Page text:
“I Feel Like I’m Always Talking About Rape”

320x320.fitandcropNot too far into our conversation about Asking for It–the straight-up stand-up show she’s presenting as part of Caden Manson’s Special Effects Festival over at the Wild Project this week–Adrienne Truscott seemed to pick up on the awkward vibe. I was in my my day-job office (this being a mid-afternoon quickie interview) and trying to be nonchalant about why I was on the phone over by the ping pong table–you know, away from people (medical test results? Lawyerly issues?). Point is, I was swallowing the word “rape” whenever it came up, and so was she (though I have no idea where she was during this call). So eventually, as though it came with a release, she just spat it out:

“I feel like I spend every day talking about rape!”

A few years ago, back in 2012, a controversy engulfed the comedy world in the US that proved timely–in a very beneficial fashion–for a project Truscott was working on. The long and the short of it is that Daniel Tosh–a comedian known for a hosting a TV show that involved making fun of YouTube videos–got into a tit-for-tat with an audience member at LA’s Laugh Factory on the subject of rape as employed as comedic material. He told a joke; she responded that “rape jokes are never funny”; and he in turn suggested (according to most accounts) that her being gang-raped onstage would, in fact, be quite funny.

A controversy emerged over whether “rape jokes” could ever be funny, with comedians crying free-speech and respectable people taking the high-road. It was, in other words, an Internet flame-war that accomplished little besides minimizing nuance (such as that shown by the always interesting Lindy West, one of the best and most insightful commentators on the subject). And, of course, Truscott, who for some months had been developing a new piece: an hour-long stand-up routine about rape jokes.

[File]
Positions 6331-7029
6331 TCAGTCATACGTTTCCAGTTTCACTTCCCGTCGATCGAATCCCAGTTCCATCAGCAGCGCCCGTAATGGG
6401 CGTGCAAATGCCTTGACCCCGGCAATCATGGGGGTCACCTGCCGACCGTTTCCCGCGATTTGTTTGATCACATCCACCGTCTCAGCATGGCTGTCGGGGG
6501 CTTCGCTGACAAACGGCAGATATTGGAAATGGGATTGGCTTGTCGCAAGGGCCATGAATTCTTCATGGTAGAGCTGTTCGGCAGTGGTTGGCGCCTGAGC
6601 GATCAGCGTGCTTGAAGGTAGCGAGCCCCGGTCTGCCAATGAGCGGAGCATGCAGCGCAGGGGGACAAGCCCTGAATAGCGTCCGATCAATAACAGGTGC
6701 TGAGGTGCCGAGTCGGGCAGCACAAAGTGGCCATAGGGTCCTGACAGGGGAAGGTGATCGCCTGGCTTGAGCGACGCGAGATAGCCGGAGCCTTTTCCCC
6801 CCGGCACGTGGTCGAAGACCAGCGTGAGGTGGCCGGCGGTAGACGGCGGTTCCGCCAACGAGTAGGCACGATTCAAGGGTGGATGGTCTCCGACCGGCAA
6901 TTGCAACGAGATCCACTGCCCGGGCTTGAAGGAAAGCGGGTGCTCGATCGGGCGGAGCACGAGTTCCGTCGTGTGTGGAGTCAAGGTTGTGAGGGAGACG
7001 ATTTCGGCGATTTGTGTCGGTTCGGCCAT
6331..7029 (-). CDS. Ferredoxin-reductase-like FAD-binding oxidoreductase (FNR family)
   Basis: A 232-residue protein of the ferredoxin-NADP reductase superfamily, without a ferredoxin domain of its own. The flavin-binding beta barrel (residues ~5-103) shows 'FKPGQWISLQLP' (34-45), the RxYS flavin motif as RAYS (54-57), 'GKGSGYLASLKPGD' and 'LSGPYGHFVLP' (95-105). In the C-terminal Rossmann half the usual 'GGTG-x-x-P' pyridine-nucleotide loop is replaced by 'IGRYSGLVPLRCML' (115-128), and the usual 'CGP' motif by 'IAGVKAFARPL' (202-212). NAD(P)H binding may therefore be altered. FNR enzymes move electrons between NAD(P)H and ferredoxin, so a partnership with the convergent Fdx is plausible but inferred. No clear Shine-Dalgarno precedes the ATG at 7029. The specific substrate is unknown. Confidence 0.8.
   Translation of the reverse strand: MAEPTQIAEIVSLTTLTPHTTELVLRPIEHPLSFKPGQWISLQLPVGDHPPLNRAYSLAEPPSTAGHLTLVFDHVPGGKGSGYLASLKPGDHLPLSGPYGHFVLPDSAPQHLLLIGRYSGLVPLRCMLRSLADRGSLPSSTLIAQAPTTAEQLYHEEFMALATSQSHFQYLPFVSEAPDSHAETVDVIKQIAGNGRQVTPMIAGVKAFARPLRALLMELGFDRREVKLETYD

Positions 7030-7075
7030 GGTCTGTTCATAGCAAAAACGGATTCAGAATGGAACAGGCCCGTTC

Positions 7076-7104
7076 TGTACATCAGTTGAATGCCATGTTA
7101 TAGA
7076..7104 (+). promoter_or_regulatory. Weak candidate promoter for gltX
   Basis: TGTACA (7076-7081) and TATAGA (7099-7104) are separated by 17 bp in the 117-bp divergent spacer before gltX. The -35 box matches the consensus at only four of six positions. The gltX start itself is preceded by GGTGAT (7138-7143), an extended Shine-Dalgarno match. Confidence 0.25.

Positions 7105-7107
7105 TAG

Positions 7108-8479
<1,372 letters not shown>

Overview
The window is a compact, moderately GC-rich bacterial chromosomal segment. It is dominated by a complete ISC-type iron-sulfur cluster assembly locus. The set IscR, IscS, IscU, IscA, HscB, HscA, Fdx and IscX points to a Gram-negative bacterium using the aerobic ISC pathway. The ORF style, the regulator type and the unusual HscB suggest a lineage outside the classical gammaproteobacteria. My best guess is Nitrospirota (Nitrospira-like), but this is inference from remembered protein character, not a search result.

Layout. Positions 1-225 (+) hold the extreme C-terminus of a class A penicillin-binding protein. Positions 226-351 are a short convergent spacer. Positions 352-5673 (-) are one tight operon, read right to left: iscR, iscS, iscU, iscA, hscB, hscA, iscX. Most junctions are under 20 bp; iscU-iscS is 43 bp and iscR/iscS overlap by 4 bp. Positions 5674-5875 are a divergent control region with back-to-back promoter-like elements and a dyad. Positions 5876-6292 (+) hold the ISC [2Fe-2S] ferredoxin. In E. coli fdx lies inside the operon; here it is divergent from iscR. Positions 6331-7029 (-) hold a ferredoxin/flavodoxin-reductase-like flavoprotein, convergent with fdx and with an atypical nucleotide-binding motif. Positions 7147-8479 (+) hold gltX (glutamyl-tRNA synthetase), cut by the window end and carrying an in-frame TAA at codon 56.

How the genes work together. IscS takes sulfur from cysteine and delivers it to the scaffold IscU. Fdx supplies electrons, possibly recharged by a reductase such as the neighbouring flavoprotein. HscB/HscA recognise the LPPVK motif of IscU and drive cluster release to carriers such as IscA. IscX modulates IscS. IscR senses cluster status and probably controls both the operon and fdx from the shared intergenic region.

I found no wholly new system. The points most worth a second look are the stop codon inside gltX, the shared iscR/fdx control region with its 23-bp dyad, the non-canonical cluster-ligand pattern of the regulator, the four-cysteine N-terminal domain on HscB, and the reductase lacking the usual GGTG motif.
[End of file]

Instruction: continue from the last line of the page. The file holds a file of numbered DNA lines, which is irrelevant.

“I was already working on a show about rape on my own because I found these jokes funny and twisted and fucked and empowering,” she told me in our conversation, “before these mostly male comics started making mostly lame jokes about rape.”

The result was Asking for It, which started getting seen in WIP mode around New York around the same time. And got a lot of attention for the same. At the time, Truscott was looking to challenge herself by developing a stand-up routine, which would take her beyond both her performance art and neo-cabaret (with the Wau Wau Sisters) base–a show that could take her and her subtle, transgressive practice into a new realm, that of mainstream comedy clubs.

A few years later, she’s still struggling with that in the US. For the past 18 months she’s been touring Asking for It more or less constantly, around Britain and Australia and, more more minimally, in the US, where it’s been seen in Minneapolis and, for a three-week run, in Philadelphia.

“I didn’t want to take it to the usual venues that have supported me and my work,” she told me, “where the audience is highly curated. I didn’t want it to be seen as performance art—I wanted it to be seen as comedy and stand-up at more mainstream venues.” In Australia and the UK, she found that presenting opportunities were more open to diverse forms; in the US, breaking into the comedy club circuit has proved trickier.